Yes, absolutely, a President who was emotionally connected to us as people is both more likely to fight for us and, perhaps, more likely to win, than one simply though admirably dedicated to concepts like Justice and Equality For All. But, again, in the absence of some objective mechanism for determining which those are we are left to the mercy or mistakes of what WE bring to the moment and reactions this week once again demonstrate how disparate and subjective those can be. I have read that Edwards looked really comfortable and that he was "obviously squirming." To you, Hillary, "came off as cold, too political" while others described her as, once again, coming off on top, relaxed so much she could joke about "Joe Schmo." You thought Obama "okay, but he really didn't shine out." Others described him as moving, inspirational, the clear winner of the evening. Richardson was "simply not good in such situation" or a disaster or drunk, his campaign over, "get him off!" Kucinich and Gravel were both either courageous, heroic or buffoons.

Such selective perceptions don't just apply to overall affect. In the YouTube debate, was Edwards just supplying what he thought was a harmless, neutral throwaway response to the absurd demand to say something negative about an opponent when he commented on Hillary's jacket color or was it a vicious, sexist "attack"? At Howard University, was Obama, as supporters insist, simply speaking to his marital fidelity when he proclaimed he needed to make clear that he got his HIV test with his wife not Biden or was he making a "don't nobody be thinkin' I'm a fag" joke?

In the midst of all of this, I believe we are best served by concentrating on The Empirical—what the candidates have done or not done in the past relative to what they were in a position to do [Hillary should no more be held accountable for Bill's failings than Edwards get credit for Mrs. Edwards wisdom], and what they have said about it if it was something we disagree with and The Possible—what they say they will TRY to do [trusting them is a gamble but that is reality] in relation to what a President can do [versus, e.g., Congress] and what is practically relevant verus symbolic [e.g., repealing DOMA Section would largely be only symbolic].

Those two can result in a synthesis from which we can try to make the best decisions. Granted it's more complicated and demanding of knowledge than popularity contests and the remarkably persistent search for messiahs and people on white horses. Can not only the latter explain continued support of some of Richardson's gay followers in the face of less what he choked on re gay etiology than that the "candidate who has done the most for gays" could not say whether or not he would sign a marriage-legalizing bill put before him?

Which brings me to my final difference. While I fervently believe that we mustn't rest until equal access to the word "marriage" is achieved, along that journey I perceive far few gays "desperate" for the word so much as they are desperate for all the rights and benefits that are associated with it—that, as I hear them, every Dem candidate supports the supply of in some form.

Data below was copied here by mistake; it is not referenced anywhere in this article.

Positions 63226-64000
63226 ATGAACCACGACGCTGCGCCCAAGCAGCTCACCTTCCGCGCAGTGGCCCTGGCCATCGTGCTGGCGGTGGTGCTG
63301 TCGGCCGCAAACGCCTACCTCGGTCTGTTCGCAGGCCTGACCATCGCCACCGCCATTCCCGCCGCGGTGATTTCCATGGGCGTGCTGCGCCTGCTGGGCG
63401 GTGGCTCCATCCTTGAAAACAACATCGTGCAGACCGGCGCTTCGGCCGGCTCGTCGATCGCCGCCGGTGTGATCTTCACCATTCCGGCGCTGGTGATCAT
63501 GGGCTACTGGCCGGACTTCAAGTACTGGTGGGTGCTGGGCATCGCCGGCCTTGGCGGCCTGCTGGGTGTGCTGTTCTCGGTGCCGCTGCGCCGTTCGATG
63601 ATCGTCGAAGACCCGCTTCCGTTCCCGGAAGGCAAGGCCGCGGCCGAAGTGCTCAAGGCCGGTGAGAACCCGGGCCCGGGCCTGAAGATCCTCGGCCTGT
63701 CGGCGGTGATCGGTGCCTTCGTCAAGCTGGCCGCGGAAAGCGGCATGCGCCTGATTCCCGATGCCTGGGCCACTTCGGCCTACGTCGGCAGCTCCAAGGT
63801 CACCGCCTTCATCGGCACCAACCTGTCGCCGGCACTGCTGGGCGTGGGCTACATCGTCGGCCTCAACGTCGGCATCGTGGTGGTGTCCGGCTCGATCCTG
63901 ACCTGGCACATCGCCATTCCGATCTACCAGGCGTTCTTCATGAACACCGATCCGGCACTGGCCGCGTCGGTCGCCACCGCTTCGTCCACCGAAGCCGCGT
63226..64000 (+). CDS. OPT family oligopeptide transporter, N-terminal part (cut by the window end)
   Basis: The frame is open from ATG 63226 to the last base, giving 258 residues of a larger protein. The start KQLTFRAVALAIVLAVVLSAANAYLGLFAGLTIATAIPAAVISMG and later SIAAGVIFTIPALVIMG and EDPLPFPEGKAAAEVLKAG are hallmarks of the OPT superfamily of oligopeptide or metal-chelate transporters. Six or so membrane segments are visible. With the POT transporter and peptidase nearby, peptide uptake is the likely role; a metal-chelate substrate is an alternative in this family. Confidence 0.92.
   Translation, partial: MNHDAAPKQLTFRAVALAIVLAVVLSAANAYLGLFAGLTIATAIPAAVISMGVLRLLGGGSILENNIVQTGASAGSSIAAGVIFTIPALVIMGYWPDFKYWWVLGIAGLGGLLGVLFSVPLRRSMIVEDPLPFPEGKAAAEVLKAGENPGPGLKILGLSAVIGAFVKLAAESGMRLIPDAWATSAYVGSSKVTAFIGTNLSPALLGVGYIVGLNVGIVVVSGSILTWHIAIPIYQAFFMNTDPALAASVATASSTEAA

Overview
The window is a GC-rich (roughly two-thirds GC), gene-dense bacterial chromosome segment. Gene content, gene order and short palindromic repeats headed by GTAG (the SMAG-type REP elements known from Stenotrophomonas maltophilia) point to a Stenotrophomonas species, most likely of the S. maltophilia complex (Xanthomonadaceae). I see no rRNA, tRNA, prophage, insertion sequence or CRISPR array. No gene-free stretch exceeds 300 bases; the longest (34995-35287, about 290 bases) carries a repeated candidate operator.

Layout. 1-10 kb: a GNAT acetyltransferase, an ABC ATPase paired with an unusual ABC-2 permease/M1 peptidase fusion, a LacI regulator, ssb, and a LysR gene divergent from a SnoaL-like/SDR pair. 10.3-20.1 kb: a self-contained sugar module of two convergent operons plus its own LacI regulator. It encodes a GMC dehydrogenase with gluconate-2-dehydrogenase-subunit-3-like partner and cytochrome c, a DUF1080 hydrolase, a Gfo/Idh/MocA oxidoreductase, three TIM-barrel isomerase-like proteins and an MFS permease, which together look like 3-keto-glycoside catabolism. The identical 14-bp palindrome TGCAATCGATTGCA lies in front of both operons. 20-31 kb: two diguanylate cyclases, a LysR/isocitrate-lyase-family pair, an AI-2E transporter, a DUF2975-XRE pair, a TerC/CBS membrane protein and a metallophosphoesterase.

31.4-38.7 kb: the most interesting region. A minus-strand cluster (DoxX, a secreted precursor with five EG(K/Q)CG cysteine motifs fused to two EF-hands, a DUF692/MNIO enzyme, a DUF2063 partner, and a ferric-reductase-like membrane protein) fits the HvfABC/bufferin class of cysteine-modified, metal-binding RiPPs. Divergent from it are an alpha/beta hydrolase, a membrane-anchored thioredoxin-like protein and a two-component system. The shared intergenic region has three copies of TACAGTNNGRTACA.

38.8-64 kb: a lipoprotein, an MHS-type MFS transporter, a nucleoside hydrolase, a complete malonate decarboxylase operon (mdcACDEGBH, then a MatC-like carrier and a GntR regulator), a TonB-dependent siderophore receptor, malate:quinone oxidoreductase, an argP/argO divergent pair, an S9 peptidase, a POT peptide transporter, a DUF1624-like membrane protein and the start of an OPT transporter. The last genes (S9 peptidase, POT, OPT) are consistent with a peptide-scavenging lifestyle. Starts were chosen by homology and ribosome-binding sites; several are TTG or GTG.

Thanks again for your thoughts and for your commitment to gay equality.

Leland Frances | August 11, 2007 4:59 PM

Should have read, "[e.g., repealing DOMA Section 2 would largely be only symbolic].

Leland... Thanks for your in-depth and thoughtful comments.

Also like Bil, I have yet to be able to see the entire forum. I do not have Logo (it isn't provided in North Carolina) and the live online stream didn't work well and the streams they have available now haven't worked well.

Honestly, I missed Edwards comments about LGBT youth and schools and I am so happy and so glad and so grateful to him for what he said. I guess this gives me even more reason to support him (I've long been thinking that I'd support him anyway, and have in many instances voiced my support for him).

This post, however, is more, I guess, external thinking. Looking at what I have read and seen about the forum and the bits and pieces I got from it, I just don't get a sense that I either like or trust any of the candidates. To me it just sounds all like empty promises.

In my mind, I do not know if I can fully believe that any of these candidates will be supporting us with as much power and strength as they can muster.

I'm open for criticism and dialogue. Always open. And I'm always open to someone coming up with some good reasons why I should support Candidate A over Candidate B, or Candidate C over both A and B.

Matt, in your post you say:

"The HRC/Logo Presidential Forum was supposed to give us real answers. What was supposed to be an open forum for discussing what really mattered to us, turned into a night of fan-fare and political hob-knobbing between the candidates, their staffs, the Human Rights Campaign and their mostly rich, white and male supporters."

But, in your response to Leland's comment you say that you haven't seen the whole forum. What's that about? How can you dismiss the forum without having seen it?